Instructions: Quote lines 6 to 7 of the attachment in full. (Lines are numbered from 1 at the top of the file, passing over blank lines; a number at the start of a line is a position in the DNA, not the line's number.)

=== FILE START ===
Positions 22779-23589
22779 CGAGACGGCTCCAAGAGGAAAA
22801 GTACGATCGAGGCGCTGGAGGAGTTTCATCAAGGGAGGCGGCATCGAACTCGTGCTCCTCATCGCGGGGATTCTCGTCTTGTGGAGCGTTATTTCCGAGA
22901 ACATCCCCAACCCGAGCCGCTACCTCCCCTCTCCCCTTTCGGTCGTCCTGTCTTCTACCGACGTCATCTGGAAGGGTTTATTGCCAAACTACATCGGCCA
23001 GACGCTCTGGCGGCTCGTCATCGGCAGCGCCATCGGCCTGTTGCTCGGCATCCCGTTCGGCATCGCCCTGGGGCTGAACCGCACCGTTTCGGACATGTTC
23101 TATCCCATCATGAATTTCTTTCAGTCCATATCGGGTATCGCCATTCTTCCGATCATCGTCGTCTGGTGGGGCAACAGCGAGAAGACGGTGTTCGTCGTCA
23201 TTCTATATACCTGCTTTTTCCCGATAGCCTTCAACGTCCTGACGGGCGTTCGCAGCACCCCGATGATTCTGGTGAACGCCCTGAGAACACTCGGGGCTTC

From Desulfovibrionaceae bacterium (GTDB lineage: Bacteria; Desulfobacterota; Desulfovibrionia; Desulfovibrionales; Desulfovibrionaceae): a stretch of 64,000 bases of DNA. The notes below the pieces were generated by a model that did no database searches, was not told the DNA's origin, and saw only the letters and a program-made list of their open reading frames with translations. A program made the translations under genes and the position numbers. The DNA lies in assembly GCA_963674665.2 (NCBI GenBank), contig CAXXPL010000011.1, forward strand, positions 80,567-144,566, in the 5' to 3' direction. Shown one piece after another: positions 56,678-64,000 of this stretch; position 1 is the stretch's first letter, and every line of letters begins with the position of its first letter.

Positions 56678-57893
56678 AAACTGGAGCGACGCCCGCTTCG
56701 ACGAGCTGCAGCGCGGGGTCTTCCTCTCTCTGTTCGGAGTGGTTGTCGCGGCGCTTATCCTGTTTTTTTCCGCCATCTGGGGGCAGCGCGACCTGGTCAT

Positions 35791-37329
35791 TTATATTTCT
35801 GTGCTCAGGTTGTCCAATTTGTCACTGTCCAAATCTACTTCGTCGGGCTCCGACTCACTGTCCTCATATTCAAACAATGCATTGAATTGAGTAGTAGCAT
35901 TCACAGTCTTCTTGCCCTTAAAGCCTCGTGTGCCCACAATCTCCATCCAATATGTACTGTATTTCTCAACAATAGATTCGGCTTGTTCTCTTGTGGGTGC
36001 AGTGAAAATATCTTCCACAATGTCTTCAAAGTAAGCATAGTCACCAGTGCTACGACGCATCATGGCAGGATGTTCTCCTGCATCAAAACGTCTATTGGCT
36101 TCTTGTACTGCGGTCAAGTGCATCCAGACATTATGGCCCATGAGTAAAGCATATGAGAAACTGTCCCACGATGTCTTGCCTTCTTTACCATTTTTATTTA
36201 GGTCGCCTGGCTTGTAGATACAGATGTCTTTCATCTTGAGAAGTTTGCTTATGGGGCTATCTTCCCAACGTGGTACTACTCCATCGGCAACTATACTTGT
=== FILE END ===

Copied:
23101 TATCCCATCATGAATTTCTTTCAGTCCATATCGGGTATCGCCATTCTTCCGATCATCGTCGTCTGGTGGGGCAACAGCGAGAAGACGGTGTTCGTCGTCA
23201 TTCTATATACCTGCTTTTTCCCGATAGCCTTCAACGTCCTGACGGGCGTTCGCAGCACCCCGATGATTCTGGTGAACGCCCTGAGAACACTCGGGGCTTC